Promising Practices in Inclusive Dance Education at Australia’s Restless Dance Theatre

A dancer leaps across a dark stage while three other performers, all wearing red, watch.

Dancers Chris Dyke, Lorcan Hopper, Josh Campton, and Michael Hodyl of Restless Dance Theatre performs in Touched, a piece developed by the company’s Youth Ensemble. Photo: Andy Rasheed

Restless Dance Theatre describes its inclusive work as being “informed by disability.” The dance company, based in Adelaide, Australia, creates new works with its youth and senior ensembles, and conducts dance workshops for young people with and without disabilities. We spoke with Artistic Manager Roz Hervey about what makes Restless’ dance education programs work well for all students.

VSA and Accessibility: Can you cite some specific ways you adapt your Restless Central and Links workshops for students with disabilities?

Roz Hervey: We approach our workshops as we would approach our performances. Restless has developed a way of working where participants are given a series of creative challenges and asked to respond in movement. For example, we might ask two people to choose different ways to wrap themself around their partner’s body; the partner responds by removing him or herself from the wrap. Dance sequences are then built up from their responses. This produces unique, distinctive, and very striking dance through a process that nurtures the creative voices of the dancers.

Access requirements are built into the planning of the workshops. For example, when working with the South Australian School for Vision Impaired, the workshop used tactile props and a tactile border to define the space. We also engaged an audio describer to work with the creative team.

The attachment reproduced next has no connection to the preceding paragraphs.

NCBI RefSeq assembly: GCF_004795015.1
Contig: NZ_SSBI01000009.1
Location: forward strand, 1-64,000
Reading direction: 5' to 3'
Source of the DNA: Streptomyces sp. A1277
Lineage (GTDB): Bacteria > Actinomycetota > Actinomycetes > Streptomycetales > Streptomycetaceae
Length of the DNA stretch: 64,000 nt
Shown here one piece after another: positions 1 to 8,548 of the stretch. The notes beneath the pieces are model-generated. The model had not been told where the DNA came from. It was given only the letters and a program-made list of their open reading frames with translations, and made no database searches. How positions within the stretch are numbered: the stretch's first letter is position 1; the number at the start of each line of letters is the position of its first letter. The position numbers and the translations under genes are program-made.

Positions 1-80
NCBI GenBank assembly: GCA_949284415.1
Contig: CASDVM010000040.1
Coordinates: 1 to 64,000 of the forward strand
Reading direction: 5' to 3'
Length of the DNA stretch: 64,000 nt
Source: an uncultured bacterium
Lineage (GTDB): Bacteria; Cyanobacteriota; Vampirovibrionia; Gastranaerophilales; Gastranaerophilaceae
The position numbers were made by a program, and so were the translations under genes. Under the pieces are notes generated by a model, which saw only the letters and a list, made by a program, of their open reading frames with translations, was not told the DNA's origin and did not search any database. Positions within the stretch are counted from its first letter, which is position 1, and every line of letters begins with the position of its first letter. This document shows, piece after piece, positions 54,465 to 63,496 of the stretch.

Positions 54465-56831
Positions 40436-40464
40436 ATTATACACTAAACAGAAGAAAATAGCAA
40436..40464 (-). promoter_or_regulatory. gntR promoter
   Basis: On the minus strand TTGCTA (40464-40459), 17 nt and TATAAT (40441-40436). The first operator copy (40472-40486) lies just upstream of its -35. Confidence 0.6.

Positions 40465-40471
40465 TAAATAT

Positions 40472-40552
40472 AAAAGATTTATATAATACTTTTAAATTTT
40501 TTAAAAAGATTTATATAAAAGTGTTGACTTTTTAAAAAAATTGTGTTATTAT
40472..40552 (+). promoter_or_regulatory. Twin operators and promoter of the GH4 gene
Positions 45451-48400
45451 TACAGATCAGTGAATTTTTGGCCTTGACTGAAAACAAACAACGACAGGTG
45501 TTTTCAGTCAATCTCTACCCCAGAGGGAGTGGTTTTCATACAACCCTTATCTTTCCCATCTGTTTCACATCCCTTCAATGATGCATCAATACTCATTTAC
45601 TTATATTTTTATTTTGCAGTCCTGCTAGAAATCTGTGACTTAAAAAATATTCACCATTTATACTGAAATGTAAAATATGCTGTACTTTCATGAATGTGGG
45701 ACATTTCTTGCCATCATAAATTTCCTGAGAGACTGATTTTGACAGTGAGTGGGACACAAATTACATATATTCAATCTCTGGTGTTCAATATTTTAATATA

Your website specifically mentions that the youth ensemble and workshops are open to both students with and without disabilities. Can you talk a bit about the importance of the inclusive dance environment?

We embrace diversity and create an inclusive environment to be able to create real raw and uninhibited dance theatre. We don’t focus on people’s disability; instead, we highlight each individual’s unique personality and movement vocabulary.

How does Restless prepare their teachers for working in inclusive settings?

Every few years we run a Dot to Dot tutor training program (resource available online). Our tutors have usually started their journey with the company as one of our ensemble members, or have assisted our artistic director in the rehearsal room making a work. In all our workshops, we have a lead tutor, a senior tutor, and a tutor with disability. New tutors gain experience working with the lead tutor and eventually go on to lead workshops themselves. We encourage potential tutors to attend our Central workshop to gain knowledge about the company’s working methods.

Do you have any recommendations for arts organizations that want to make their education programming more inclusive of students with disabilities?

We would encourage organizations to have people with disabilities as part of planning sessions. Don’t be scared! Just ensure there is a positive and safe environment for everyone.

To learn more about Restless Dance Theatre, visit its website or follow the company on Facebook.

One comment

  1. keeping it inclusive and respectful.

    The other three dancers in this photo, are Lorcan Hopper, Michael Hoddle and Joshua Campton.


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